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Appellate Court of Connecticut.

STATE of Connecticut v. Ronald MORALES.

No. 30360.

Decided: June 15, 2010

BISHOP, BEACH and PETERS, Js. Heather M. Wood, assistant public defender, for the appellant (defendant). James M. Ralls, senior assistant state's attorney, with whom, on the brief, were John A. Connelly, state's attorney, and Terence D. Mariani and Amy Sedensky, senior assistant state's attorneys, for the appellee (state).

The defendant, Ronald Morales, appeals from the judgment of conviction rendered after he pleaded guilty under the Alford doctrine1 to attempt to possess narcotics with intent to sell by a person who is not drug-dependent in violation of General Statutes §§ 21a-278 (b) and 53a-49 (a)(2), conspiracy to commit robbery in the first degree in violation of General Statutes §§ 53a-48 (a) and 53a-134 (a)(2), and accessory to robbery in the first degree with a deadly weapon in violation of General Statutes §§ 53a-8 (a) and 53a-134 (a)(2). The defendant claims that the court (1) violated his rights to due process and the assistance of counsel when it told him to file a pro se motion to withdraw his guilty plea after his initial counsel's appearance was withdrawn but before substitute counsel was appointed, and (2) improperly denied his motion to withdraw his guilty plea. We affirm the judgment of the trial court.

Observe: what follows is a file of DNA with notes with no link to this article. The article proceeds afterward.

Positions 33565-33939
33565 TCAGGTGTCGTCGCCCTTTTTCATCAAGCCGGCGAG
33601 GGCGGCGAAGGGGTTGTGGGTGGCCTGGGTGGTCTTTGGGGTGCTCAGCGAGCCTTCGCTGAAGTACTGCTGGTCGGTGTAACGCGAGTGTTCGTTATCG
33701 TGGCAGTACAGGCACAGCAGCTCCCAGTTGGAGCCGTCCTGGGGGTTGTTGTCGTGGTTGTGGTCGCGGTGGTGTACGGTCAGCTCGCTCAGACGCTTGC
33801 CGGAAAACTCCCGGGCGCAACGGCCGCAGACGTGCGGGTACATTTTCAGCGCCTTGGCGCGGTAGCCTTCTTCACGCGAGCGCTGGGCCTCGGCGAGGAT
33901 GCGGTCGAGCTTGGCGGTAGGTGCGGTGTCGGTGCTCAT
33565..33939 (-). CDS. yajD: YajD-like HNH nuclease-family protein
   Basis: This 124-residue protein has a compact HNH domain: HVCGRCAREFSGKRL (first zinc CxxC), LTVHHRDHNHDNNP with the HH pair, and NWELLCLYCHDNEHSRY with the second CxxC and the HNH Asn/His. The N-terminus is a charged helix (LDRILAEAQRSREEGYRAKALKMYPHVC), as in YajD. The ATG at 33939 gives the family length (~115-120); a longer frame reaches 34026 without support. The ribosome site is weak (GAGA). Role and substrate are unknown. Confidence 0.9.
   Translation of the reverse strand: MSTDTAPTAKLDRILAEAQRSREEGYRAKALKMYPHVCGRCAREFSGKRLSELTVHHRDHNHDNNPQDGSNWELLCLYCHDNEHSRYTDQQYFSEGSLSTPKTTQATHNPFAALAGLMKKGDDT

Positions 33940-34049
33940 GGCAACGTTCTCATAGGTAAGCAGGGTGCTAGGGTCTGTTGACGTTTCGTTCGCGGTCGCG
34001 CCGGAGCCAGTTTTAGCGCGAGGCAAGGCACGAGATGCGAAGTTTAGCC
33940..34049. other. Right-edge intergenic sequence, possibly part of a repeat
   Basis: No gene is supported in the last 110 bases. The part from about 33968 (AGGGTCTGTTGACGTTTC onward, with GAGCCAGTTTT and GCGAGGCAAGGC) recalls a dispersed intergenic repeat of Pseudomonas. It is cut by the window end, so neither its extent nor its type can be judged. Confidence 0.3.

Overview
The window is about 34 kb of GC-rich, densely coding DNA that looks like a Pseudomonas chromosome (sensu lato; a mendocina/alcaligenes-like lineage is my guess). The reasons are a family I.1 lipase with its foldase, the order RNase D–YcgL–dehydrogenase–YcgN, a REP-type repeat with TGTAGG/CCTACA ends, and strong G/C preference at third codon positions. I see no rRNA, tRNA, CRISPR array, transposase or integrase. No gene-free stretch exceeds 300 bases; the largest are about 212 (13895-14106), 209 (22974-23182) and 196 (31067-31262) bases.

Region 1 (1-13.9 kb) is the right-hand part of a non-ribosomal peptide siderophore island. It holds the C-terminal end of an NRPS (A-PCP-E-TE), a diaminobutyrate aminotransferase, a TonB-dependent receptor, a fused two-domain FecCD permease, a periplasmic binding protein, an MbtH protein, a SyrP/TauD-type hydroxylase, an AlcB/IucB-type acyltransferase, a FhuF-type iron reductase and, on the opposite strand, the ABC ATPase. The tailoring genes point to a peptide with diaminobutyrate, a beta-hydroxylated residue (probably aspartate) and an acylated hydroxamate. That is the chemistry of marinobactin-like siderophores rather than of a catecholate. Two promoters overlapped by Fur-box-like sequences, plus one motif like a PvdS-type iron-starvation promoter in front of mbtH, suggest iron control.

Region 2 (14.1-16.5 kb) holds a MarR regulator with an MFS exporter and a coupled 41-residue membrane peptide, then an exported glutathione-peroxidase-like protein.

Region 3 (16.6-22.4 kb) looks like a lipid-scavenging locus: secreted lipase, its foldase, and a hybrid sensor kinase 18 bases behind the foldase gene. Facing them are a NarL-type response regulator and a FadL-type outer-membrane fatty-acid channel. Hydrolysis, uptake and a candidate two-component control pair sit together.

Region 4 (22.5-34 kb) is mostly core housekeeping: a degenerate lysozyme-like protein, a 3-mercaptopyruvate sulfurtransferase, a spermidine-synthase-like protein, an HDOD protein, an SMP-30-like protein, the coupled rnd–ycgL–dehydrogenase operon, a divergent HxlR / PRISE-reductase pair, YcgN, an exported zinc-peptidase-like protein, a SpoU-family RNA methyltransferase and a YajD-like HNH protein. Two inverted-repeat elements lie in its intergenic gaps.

The record reveals the following facts and procedural history. The defendant was arrested in connection with a robbery and assault that had occurred in June, 2005, in Waterbury. The defendant subsequently filed a motion to suppress a statement that he had made to the police while in custody, and on March 16, 2006, the court, O'Keefe, J., granted the defendant's motion on the ground that the statement had been obtained in violation of his Miranda rights.2 Also on that date, the state nolled the charges against the defendant because two witnesses essential to its case were missing.